Communications

European Government Agrees On Net Neutrality Rules, With Exemptions 37 37

An anonymous reader writes: The European Union's three main legislative bodies, the European Council, the European Parliment, and the European Commision, have reached an agreement on "Open Internet" rules that establish principles similar to Net Neutrality in the EU. The rules require that all internet traffic and users be treated equally, forbidding paid-for prioritisation of traffic. However, exemptions are permitted for particular "specialised services" where the service is not possible under the open network's normal conditions, provided that the customer using the service pays for the privilege. (The examples given are IPTV, teleconferencing, and telepresence surgery.) Zero-rating — exempting particular data from traffic caps — is also permitted, but will be subject to oversight. Notably, this means (if all goes as promised) the elimination of cellphone roaming fees within the EU; however, that's been promised and delayed before.
Government

79% of Airbnb Listings In Barcelona Are Illegal 104 104

dkatana writes: Barcelona has more than 16,000 Airbnb listings and, according to reports on Cities of the Future, 79% could be illegal. "In April, Airbnb's European General Manager Jeroen Merchiers confirmed, during the Student Tourism Congress in Barcelona, that the platform has more than 85,000 listings in Spain alone." But most Airbnb hosts do not apply for a permit, fail to pay insurance and tourist tax, and ignore Catalonian law that forbids short-term rentals of rooms in private homes. "Residents," says the article, "had been complaining about the rising number of tourist apartments and the conduct of the mostly student-age renters. The majority from Italy, Germany and the UK were partying all night, some running around naked, and generally trashing their neighborhoods."
Social Networks

Are We Too Quick To Act On Social Media Outrage? 371 371

RedK writes: Connie St-Louis, on June 8th, reported on apparently sexist remarks made by Sir Tim Hunt, a Nobel prize winning scientist, during an event organised for women in sciences. This led to the man's dismissal from his stations, all in such urgency that he did not even have time to present his side, nor was his side ever offered any weight. A leaked report a few days later suggests that the remarks were taken out of context. Further digging shows that the accuser has distorted the truth in many cases it seems. This is not the first time that people may have jumped the gun too soon on petty issues and ruined great events or careers.
Google

Google Takes Over NYC's Free WiFi Project 68 68

dkatana writes: Google's new Smart Cities venture Sidewalk Labs announced the purchase of Intersection, the new company behind the LinkNYC project. nGoogle wants to speed up the developing of free internet access to New York residents and visitors, as a way to gather more information about their activities. Users of the pylons will provide the company invaluable data about their habits, places they visit, and browsing activity.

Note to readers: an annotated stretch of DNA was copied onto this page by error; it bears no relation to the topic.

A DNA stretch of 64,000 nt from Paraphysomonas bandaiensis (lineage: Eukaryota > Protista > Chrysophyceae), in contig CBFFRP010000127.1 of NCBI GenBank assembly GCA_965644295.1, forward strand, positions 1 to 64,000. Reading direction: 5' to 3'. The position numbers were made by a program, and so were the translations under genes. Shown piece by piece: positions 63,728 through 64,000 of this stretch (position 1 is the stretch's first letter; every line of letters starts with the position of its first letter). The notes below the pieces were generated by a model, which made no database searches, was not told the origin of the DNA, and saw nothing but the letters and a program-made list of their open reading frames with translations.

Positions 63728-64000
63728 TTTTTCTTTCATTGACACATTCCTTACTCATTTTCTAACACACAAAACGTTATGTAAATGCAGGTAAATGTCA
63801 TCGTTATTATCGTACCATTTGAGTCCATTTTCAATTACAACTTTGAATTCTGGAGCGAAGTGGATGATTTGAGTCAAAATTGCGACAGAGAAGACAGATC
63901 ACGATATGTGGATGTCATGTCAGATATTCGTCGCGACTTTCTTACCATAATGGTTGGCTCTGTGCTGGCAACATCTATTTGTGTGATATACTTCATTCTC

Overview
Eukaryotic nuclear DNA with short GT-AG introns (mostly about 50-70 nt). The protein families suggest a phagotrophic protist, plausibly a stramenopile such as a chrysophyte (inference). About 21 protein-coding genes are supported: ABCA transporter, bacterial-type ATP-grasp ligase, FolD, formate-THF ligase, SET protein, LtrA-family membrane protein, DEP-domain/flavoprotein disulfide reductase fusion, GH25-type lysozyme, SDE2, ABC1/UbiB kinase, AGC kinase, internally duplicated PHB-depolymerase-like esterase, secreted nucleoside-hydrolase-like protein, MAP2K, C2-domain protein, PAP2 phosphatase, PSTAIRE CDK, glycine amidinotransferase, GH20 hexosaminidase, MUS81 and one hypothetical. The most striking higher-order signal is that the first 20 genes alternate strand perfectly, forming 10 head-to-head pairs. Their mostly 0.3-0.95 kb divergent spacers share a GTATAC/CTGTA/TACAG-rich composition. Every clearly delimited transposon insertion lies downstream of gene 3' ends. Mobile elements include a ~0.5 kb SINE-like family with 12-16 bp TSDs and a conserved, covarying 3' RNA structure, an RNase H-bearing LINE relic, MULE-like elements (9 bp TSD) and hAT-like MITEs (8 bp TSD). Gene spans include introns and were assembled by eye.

As part of the original LinkNYC plan, Intersection is scheduled to start deploying the new ad-supported, locally manufactured, WiFi 'pylons' this fall, reaching all five boroughs of the city. It will be the largest and fastest free municipal WiFi system in the world. After that, the company plans to start rolling out similar initiatives in other U.S. cities, but details have not been made public yet.
United States

WikiLeaks: NSA Eavesdropped On the Last Three French Presidents 136 136

Earthquake Retrofit writes: The NY Times is reporting that WikiLeaks has released "material which appeared to capture officials in Paris talking candidly about Greece's economy, relations with Germany — and, ironically, American espionage." The information was leaked "a day before the French Parliament is expected to definitively pass a controversial security bill legalizing broad surveillance, particularly of terrorism suspects."
Businesses

Where Is Europe's Silicon Valley? 266 266

An anonymous reader writes: A New York Times story delves into the conundrum faced by Europeans: Why are there few, if any, technology companies from Europe with the size and reach of American tech giants like Google, Amazon, and Apple? The article hypothesizes that, though employment regulations and other business and legal factors play a role, it's actually deeply embedded cultural differences that are the primary cause, citing less aversion to risk-taking, less stigma from business failures such as bankruptcies, little or no stigma from leaving and rejoining a company (seen as disloyal in European cultures), more acceptance of disruptive innovation, and a less rigid educational system that allows individuals to find their own form of success.
EU

European Court: Websites Are Responsible For Users' Comments 401 401

An anonymous reader writes: A new ruling from the European Court of Human Rights found it perfectly acceptable to hold websites responsible for comments left by users. Experts are worried the ruling will encourage websites to censor content posted by users out of concern that they're opening themselves up to legal liability. The judgment also seems to support the claim that "proactive monitoring" can be required of website owners. Peter Micek of digital rights group "Access" said, "This ruling is a serious blow to users' rights online. Dissenting voices will have fewer outlets in which to seek and impart opinions anonymously. Instead, users at risk will be dragged down by a precedent that will keep them from accessing the open ocean of ideas and information."